Liked by 2 people

    • Ian says:

      Thanks, Amy. Indeed, I am thinking if I keep going to these Jewish holy sites, I will be properly apported. Were your Cohens actually Sephardic? It seems to be hard to prove and all the DNA sites just say I’m Ashkenazi…

      Liked by 2 people

      • Amy says:

        I also get only Ashkenazi results, and I have some evidence that the family had come to Amsterdam from Germany at some point, so I don’t think so, but you never know…

        Liked by 2 people

      • grahamsharpe says:

        Hi Ian
        I’ve spent the last hour reading your blogs. I dont know the best way of contacting you, so i hope this is ok. My great grandfather was Levi Elias Schaap, elder brother of your great grandfather, Emanuel Elias Schaap. Levi Elias came to England from Holland in the 1860s and changed his name to Louis Edward. He died in 1897. In the first world war my grandfather changed the family surname to Sharpe, as German sounding names weren’t a good idea. Our Royal family did the same!
        My father, Arthur, always wanted to trace the Dutch Schaaps, but it was only in 1987 he found out they were Jewish; I was 28 at the time. Following my father’s death, I took on the mantle of family historian, and can very well remember the sickening feeling as i started researching Holocaust records and found the murders of Maurits, Rachel and Alfred. I was overcome with outrage – its strange how emotional you can feel about your family, when you didnt even know them.
        So i was so excited to see your blogs and see some fantastic pics that i never thought i would find; particularly poignant was baby Alfred.
        I’m trying to trace living Dutch Schaaps, and know of Gilberte, daughter of Emanuel Maurits, but havent been able to find her.
        I have Schaap family back to your great great great grandfather (Levie David Schaap) but guess you probably have too. Do you know any thing about the English Schaaps?
        You’re welcome to contact me on
        Regards Graham

        Liked by 2 people

      • Ian says:

        My goodness! This is a wonderful happenstance! I had only recently found out on Ancestry about your great-grandfather with much surprise to see that Levi Elias (Louis) Schaap was Emanuel’s elder brother who had emigrated to Leeds. Literally just a couple of months ago. I too have had trouble contacting any surviving Schaaps on the Dutch side, but I’m not sure I can blame them after their terrible sufferings.
        I will definitely be in touch with you at the above email soon!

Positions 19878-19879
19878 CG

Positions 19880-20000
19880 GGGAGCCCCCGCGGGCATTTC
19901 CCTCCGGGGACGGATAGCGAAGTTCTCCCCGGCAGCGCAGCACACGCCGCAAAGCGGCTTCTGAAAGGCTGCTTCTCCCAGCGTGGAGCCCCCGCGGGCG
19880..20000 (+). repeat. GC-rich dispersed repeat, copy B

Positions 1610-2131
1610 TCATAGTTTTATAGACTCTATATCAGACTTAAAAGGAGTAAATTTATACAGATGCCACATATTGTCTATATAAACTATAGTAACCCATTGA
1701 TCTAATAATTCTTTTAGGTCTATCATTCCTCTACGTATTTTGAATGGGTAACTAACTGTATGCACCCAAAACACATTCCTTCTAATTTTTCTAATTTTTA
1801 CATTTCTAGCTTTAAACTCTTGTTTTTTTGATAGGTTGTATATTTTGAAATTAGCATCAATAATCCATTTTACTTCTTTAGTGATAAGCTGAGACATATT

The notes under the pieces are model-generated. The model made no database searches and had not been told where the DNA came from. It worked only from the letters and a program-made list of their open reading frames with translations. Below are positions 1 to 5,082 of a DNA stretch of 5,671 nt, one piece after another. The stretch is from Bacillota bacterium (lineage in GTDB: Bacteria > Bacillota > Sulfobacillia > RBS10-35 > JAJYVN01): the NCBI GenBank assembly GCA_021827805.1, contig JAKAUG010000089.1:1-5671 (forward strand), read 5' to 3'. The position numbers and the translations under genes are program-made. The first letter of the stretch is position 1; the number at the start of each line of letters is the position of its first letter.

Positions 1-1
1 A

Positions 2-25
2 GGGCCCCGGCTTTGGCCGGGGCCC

Liked by 2 people

  3. carlamcgill says:

    What a beautiful place! Thanks for the wonderful photos. Wishing you well on your journey of discovery.

    Liked by 2 people

  4. helen murphy says:

    U SURE KNOW YOUR HISTORY GREAT INSITES any body know any thing of my grand parents, anna haas [ schulz with husband emil schulz they were sent to sobibor died feb 7 1943

    Liked by 2 people

  5. Marjolein says:

    @Ian @ Graham: Did some research with cousin Claire (who I’ve found while making the familytree and after discovering the hidden truth about our family history) in the Royal Library. We traced all Schaaps in a book about the Jews of Kampen and it seems the ancestor of the Schaaps did come from Germany. Had no time to process all information, keep you posted!

    Liked by 2 people

    • johnstonnewing says:

      Hi Marjolein

      I have just recently discovered you via Ian’s blog . My wife Debbie is a cousin of Graham’s. I’m getting the family tree up to date and wondered firstly where you fit in the family tree and secondly what progress you have made since this post in 2019. Would be pleased to hear from you. Kind Regards Malcolm Newing. My wife is Debbie Johnston daughter of Dick Johnston and Grandaughter of Clare Regina Schaap.

      Liked by 1 person

      • Marjolein Hasenbos says:

        Hello Johnstonnewing, I am a great-granddaughter of Vrouwtje (Flora) Schaap-Calo. My grandmother was Regina Schaap. I can send you a gedcom file of my familytree, but don’t know yet how to make contact with you without leaving my personal data here. Had no time to verify the information about Jewish ancestors in de family tree that I made on Cousin Claire and I followed a short course in Jewish ancestry at he Amsterdam Archives.

        Liked by 1 person

  6. Pingback: Unknown Connections | ReSearching MySelf